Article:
The storerooms of the Museum of Byzantine Art contain an array of ceramics and several surprisingly well preserved glass objects from the East Roman Empire. Most of these objects have never been placed on public display before. Several selected ceramics and some glassware from Egypt and Asia Minor are now on display in rooms 110 and 113 of the Bode Museum.
Several painted and, in some instances, unusually shaped terracotta vessels represent the diversity of pottery craftsmanship in late antique and early Christian Egypt. The earliest examples of glazed ceramic from the Byzantine Empire with ornamentation executed either in paint, scratched plaster (sgraffito) or enamelling in the champlevé technique, date back to the 8th century. The works became markedly more popular from the 10th century onwards and often feature added dots of color that stand up from the ceramic surface.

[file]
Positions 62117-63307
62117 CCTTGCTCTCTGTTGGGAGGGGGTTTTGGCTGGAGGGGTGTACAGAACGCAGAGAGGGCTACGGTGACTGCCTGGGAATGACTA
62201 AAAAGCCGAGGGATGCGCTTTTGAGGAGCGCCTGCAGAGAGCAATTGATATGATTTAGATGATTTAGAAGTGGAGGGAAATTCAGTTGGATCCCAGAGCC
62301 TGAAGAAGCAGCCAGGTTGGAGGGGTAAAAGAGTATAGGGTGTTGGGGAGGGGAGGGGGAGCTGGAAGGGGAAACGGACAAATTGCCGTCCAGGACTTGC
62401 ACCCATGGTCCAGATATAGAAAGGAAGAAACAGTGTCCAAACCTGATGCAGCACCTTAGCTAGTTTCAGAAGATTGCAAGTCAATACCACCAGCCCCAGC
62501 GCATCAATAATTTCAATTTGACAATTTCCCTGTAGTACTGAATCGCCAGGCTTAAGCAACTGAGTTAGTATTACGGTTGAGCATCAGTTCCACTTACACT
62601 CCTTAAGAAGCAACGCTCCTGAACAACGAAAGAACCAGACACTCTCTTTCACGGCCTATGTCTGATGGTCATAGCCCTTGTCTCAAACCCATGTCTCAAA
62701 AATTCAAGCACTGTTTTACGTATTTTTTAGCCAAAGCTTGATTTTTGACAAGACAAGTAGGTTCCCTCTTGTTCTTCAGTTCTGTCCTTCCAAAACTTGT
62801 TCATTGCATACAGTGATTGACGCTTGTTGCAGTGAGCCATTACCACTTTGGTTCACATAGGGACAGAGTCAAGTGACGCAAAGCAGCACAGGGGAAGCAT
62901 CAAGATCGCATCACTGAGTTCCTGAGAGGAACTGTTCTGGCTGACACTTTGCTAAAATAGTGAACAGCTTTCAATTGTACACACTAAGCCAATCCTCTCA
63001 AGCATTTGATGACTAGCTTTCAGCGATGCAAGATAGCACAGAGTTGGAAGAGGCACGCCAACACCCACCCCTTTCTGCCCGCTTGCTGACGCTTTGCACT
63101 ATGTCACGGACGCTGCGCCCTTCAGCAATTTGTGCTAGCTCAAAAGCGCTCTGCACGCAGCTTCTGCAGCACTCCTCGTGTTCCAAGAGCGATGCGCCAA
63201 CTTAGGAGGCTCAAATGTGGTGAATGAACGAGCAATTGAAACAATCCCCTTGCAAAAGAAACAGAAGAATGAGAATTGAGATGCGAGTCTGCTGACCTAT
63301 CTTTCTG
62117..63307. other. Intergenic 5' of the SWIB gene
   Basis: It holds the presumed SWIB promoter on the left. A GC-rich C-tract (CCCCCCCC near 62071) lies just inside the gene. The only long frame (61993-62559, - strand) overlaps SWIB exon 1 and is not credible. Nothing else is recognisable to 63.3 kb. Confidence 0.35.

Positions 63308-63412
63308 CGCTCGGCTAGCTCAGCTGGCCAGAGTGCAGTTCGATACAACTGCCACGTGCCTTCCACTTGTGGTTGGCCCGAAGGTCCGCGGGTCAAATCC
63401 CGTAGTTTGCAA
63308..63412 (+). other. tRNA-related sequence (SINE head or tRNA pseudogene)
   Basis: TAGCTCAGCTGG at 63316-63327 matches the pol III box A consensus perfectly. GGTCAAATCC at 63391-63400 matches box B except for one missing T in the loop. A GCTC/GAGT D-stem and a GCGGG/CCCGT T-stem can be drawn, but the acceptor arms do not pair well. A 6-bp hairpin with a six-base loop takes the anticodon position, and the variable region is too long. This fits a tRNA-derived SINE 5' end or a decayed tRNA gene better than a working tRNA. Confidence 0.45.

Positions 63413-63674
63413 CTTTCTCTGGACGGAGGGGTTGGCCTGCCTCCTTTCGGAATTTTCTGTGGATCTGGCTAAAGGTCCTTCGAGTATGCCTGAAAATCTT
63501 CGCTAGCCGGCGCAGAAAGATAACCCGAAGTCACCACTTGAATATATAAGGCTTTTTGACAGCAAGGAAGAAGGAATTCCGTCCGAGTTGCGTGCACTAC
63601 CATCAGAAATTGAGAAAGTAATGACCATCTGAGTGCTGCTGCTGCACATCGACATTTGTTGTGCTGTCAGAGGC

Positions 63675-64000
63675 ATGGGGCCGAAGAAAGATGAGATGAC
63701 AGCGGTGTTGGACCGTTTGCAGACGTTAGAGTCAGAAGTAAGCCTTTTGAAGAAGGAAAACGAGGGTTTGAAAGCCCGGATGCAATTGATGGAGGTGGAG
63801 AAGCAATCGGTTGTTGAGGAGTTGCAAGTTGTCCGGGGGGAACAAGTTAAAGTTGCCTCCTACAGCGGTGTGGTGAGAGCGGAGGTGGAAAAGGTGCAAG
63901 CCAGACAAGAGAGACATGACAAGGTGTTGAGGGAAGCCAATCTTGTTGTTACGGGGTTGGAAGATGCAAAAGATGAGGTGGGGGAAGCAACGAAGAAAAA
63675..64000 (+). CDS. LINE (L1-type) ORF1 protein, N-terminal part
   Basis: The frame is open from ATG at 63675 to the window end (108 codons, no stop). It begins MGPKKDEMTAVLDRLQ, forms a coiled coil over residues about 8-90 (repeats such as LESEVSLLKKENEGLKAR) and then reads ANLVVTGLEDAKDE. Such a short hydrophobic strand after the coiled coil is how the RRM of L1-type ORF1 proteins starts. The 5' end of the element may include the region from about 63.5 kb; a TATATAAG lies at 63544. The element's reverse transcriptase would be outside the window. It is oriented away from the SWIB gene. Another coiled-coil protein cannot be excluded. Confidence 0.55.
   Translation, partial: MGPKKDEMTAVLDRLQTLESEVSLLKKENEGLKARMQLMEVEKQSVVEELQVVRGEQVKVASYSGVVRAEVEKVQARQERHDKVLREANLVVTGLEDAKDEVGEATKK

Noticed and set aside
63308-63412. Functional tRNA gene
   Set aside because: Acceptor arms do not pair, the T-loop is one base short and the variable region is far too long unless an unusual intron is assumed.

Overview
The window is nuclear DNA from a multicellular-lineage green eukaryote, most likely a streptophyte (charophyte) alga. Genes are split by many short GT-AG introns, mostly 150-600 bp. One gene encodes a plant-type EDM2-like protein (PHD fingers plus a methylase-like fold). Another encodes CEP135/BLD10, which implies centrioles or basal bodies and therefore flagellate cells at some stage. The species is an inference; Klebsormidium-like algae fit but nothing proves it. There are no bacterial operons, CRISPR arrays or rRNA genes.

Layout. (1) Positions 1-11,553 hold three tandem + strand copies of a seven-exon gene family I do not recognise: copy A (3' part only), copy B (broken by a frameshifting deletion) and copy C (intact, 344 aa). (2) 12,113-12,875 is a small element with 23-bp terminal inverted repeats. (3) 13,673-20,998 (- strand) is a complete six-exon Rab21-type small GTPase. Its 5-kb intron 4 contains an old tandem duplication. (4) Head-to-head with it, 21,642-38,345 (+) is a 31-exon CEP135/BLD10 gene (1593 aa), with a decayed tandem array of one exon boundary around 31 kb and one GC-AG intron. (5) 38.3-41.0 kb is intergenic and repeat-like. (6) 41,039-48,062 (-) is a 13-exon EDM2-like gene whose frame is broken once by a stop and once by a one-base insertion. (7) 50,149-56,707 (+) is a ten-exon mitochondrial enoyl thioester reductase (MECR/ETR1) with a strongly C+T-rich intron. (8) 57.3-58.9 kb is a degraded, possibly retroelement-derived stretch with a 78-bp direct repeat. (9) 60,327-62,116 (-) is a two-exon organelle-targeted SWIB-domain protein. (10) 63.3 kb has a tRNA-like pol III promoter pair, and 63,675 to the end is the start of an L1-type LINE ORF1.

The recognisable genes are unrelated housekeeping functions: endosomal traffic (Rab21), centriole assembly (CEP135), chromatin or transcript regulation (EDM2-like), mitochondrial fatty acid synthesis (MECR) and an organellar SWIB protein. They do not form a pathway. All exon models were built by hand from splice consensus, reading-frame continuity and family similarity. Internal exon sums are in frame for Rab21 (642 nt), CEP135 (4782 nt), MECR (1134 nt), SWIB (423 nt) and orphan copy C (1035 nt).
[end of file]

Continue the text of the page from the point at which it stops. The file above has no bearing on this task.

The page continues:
Like ceramic, glassware was also often part of the smaller finds in excavations of former Byzantine settlements. Together, these artefacts are a testament to the rich diversity of forms and styles of decoration in the multifaceted Byzantine culture of dining.
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